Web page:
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CUNNING LINGUIST: Prisoners of Language


It occurs to me this morning that the source of most of humanity’s problems—all the “isms” with which we burden ourselves, including racism, sexism, classism—are really an issue of grammar.

“Oh, Claire, that’s preposterous, you addlepated nannygoat!” you cry (assuming you have taken your slang from an Elizabethan colonel with a handlebar mustache and a name like “Reginald Mockworthy.”).

But au contraire, mon tres bon frere. Because consider this: everybody likes to be the subject, but nobody likes to be the OBJECT. We all want to be the captains of the S.S. Sentence, verbing our way around the vast adjective sea, inflicting our will on the objects who pass in front of or beneath our hull.

We want to be the ones positioning the prepositions. We want to be the ones controlling those dependent clauses and helpless fragments.

We want to DO, rather than be done TO.

“Sam picked up the ball.”

“Sam picked up the check.”

“Sam picked up that chick.”

Sam’s pretty happy to do these things. But he’s not so happy when:

“Sam was picked up by the Czech.”

“Sam was shot down by the young lady he fancied.”

“Sam was hit with the ball.”

Now, one can argue that we are prisoners of language, because it is both an instinctive and cultural modus operandi with regard to personal expression and interpersonal communication. We are all—no matter what Lifetime movies or Hallmark cards tell us—alone inside our heads, struggling to express ourselves while simultaneously seeking (let us hope) to understand others. It’s easy to say that selfishness and egocentrism are quintessential components of self-expression, because we are all subject to the prison of three cubic feet of blood and meat and bone.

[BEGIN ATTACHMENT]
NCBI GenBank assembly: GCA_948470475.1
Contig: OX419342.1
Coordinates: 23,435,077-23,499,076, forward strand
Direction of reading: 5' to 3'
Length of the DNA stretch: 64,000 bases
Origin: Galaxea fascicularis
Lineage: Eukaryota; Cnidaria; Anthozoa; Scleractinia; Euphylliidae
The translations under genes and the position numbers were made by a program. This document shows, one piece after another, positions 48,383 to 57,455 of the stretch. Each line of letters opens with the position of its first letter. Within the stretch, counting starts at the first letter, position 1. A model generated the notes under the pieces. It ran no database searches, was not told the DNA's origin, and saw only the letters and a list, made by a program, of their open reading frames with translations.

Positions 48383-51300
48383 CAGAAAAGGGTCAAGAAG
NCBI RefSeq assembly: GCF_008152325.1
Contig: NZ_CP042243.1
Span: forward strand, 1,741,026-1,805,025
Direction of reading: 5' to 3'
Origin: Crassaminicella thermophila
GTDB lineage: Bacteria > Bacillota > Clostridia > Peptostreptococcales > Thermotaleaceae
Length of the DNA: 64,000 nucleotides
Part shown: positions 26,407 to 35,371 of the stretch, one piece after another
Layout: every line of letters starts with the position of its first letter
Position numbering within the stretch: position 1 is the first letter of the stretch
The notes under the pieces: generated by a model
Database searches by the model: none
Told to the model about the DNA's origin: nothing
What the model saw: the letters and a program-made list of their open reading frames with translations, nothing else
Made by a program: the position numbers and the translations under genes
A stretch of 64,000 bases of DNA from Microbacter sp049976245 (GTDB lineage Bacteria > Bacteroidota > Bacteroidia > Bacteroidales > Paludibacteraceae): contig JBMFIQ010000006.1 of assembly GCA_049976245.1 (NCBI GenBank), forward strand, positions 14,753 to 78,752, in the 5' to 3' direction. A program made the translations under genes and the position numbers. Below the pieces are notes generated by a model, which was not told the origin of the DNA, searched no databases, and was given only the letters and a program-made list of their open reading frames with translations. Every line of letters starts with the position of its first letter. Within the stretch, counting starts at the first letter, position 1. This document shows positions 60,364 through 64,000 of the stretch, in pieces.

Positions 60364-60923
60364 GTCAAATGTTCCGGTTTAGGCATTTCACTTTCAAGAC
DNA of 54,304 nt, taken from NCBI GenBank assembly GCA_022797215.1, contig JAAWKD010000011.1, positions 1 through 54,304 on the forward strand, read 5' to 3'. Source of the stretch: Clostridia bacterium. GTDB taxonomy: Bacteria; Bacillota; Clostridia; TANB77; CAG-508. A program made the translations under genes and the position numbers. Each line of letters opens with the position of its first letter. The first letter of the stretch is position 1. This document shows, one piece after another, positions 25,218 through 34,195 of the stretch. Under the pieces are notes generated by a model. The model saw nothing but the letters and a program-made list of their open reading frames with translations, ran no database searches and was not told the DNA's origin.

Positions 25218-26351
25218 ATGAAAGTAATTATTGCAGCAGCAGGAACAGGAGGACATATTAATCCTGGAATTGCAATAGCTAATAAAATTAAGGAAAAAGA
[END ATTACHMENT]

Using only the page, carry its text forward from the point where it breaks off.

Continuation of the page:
But our brains give us another gift as well; the ability to overcome our selfishness and our isolating, literally idiotic (as the Greeks would have it) behavior.

We needn’t embrace an “othering” worldview. A view which says, “only I, or my family, or my peer group, or my religion, or my sinister group of fellows with whom I have entered into a tontine, are real. Everything, and everyONE, else is an object I may manipulate, create, destroy or ignore at my leisure.”

We have a choice.

Thoughts become words. Words become actions. Is the solution to modify our thoughts? Perhaps introduce some creepy Orwellian modifications to improve our regard for the collective welfare of our species and our planet?

I think not.

Language may be the sweet flower that blooms from the soil of one’s mental garden, but it is up to each gardener to till, and to tend, and to plant. It is up to older, more experienced gardeners to guide the youngest as they begin to work their own plots, so the bounty that emerges is not tainted or twisted or stained with lingering and irrational hate.

Aristotle once said, “We are what we repeatedly do. Excellence, then, is not an act, but a habit.” And if we want to eliminate the darker blooms that besmirch our collective garden on this blue rock—if we want to weed out the nasty briars that encircle our limbs like chains—we must first strike the weeds of ignorance and fear from our own beds.

Free will is a bitch, huh? But the results speak for themselves…if we’re lucky.

And now, because I hate to leave you without a visual aid, here is Bianca Beauchamp, illustrating the importance of proper gardening. Or something like that. Remember, I was just talking about gardens, and she…oh, you’re not even reading this bit, anyway.

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NEXT WEEK IN CUNNING LINGUIST: That bit about talking animals I mentioned last week, before I forgot and did this instead.

Published inClaire De LunacyCunning LinguistEssaysFun StufflinguisticsLiteratureWritingYou have been educated against your will.

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